The Common Heritage of the International Arbitration Community: An IBA Arb40 Competition for the Most Meaningful Personal Stories
The IBA Arb 40 Subcommittee is pleased to announce Rizki Karim and Claus von Wobeser as joint winners of ‘The Common Heritage of the International Arbitration Community: An IBA Arb 40 Competition for the Most Meaningful Personal Stories’.Read all stories here (PDF)
Thanks to the generous support of our sponsors, the overall winners will receive a grand prize consisting of a complimentary pass to the 2023 IBA Conference in Paris and 12-month subscriptions to the Asia International Arbitration Journal (published by SIAC and Wolters Kluwer), the HKIAC Case Digest and Investor State Law Guide. Jus Mundi has also generously provided one-year subscription to Jus Mundi Legal Research for the winners of each category (if a student) or a student nominee of their choice.
These winning entries, along with the entire compendium of meaningful stories on our shared experiences in international arbitration, can be accessed here.
Synopses of winning stories
Claus von Wobeser takes us back to the early days of email with a lesson on the dangers of rushing to action. In the mid-90s, Claus was attracted by the efficiency offered by email communication and was eager to implement it in one of his first cases as presiding arbitrator. A secretary in his firm established two mailing lists; one for the tribunal alone and the other including all of the parties. After the hearing, a memo on the Tribunal’s deliberations was sent to the list containing just his co-arbitrators. Or so Claus thought. As it turns out, the memo had inadvertently been sent to the list including the parties. In the aftermath of the kind of clerical error we all fear, Claus approached his more senior colleagues for advice in a move that he credits with saving his credibility in that difficult moment, and he encourages all readers to seek counsel from colleagues.
Rizki Karim shares a deeply personal account of his experience of international arbitration in the Covid-19 pandemic. Having joined his father’s firm, Rizki found himself tasked with getting his ‘not particularly tech-savvy’ father up to speed with all the latest tech for one of the very first virtual arbitrations held in Indonesia. In the course of teaching his father the technical intricacies of a Zoom hearing, Rizki came to appreciate the time they spent together and the contribution he made to a role that his late father was very proud of: that of being trusted by the parties to decide their disputes as an arbitrator.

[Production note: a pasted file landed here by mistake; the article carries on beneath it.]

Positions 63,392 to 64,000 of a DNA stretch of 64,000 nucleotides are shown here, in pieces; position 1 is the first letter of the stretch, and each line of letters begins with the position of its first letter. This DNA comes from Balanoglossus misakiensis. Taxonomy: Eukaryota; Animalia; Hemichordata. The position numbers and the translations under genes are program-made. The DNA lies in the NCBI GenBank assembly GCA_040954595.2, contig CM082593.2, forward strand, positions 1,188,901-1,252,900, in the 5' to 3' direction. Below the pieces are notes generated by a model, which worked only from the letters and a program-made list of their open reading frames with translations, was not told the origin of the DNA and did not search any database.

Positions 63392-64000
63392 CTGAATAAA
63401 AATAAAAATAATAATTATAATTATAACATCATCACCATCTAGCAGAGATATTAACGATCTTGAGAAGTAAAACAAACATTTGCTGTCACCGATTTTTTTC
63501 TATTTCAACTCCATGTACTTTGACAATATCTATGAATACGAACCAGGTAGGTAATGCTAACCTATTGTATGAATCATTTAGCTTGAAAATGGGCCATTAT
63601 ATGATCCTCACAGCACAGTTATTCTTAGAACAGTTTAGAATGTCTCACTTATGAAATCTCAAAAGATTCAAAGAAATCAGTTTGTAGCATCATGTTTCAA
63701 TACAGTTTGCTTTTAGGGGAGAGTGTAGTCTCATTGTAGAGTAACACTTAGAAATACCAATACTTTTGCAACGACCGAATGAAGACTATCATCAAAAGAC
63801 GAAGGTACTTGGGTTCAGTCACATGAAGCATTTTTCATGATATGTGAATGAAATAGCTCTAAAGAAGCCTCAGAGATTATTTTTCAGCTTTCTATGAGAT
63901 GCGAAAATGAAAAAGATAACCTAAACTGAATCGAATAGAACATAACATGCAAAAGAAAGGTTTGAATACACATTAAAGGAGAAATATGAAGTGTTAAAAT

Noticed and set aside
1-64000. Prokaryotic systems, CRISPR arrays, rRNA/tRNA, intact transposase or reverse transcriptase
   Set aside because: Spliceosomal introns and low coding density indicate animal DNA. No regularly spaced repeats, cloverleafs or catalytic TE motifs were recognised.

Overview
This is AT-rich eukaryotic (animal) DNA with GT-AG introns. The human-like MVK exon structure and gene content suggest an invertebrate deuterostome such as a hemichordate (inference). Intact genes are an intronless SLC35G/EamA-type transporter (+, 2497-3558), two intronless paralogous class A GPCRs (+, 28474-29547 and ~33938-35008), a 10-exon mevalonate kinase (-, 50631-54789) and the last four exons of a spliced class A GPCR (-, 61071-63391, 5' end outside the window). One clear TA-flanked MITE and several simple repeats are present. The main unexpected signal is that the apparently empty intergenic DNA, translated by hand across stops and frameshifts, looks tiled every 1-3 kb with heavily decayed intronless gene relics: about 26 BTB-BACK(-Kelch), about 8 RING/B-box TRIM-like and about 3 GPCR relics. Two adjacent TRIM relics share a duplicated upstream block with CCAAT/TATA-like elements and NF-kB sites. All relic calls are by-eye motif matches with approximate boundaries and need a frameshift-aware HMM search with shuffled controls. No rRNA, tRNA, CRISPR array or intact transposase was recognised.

Lucy Greenwood tells the tale of the Campaign for Greener Arbitrations. Lucy begins by recounting what would, for many, be a familiar situation: standing surrounded by piles of unopened printed documents at the conclusion of a hearing; bundles of documents that had been printed ‘just in case’. It was in that hearing room that Lucy realised she needed to change, and that international arbitration needed to change. From a small seed planted in a Houston hearing room, the Campaign for Greener Arbitrations has since spread around the world. Lucy’s story calls on us to stop and think not only of our own individual impact, but that of our profession. How can arbitration be conducted more sustainably and how can we be a part of that solution?
Janice Cheng takes us on a journey to her roots: both to her hometown, Hong Kong, and the roots of her career in international arbitration. It was on a drive with her father on a hot Hong Kong summer’s day that the first seeds of Janice’s arbitration career were sown. But little did Janice know that the pitstop her father made at a construction site on their way home would prove a defining moment of her career. Years later, after quitting her job in Toronto and re-training in law, Janice landed in the Construction & Engineering team at a firm in Hong Kong. One of her first arbitration assignments involved the very project she visited with her father. Before she knew it, Janice was hooked and has continued to build on her arbitration career from there.
John Gaffney shares a personal account of the crossroads we face in our careers and the consequences of the directions we take. Having been bitten by the international arbitration bug, John nevertheless pursued a career at home in his native Ireland. Seven years later, however, he succumbed to the call and embarked on his international arbitration journey as a junior associate in his late thirties. John recalls that it is never too late to pursue a professional passion, but acknowledges that this often comes with personal sacrifice. He offers some words of wisdom to those attracted to international arbitration and encourages them to apply themselves fully to the pursuit, while also retaining a sense of humour and perspective.
Hong Kong International Arbitration Centre (HKIAC) and HK45
Singapore International Arbitration Centre (SIAC) and Young-SIAC (YSIAC)
Investor State Law Guide
Australian Centre for International Commercial Arbitration (ACICA) and ACICA45
La Asociación Latinoamericana de Arbitraje (ALARB)
ICC Young Arbitration & ADR Forum (YAAF)
International Centre for Settlement of Investment Disputes (ICSID)
London Court of International Arbitration (LCIA) and the LCIA Young International Arbitration Group (YIAG)
Mumbai Centre for International Arbitration (MCIA) and Young MCIA
The IBA Arb40 Subcommittee
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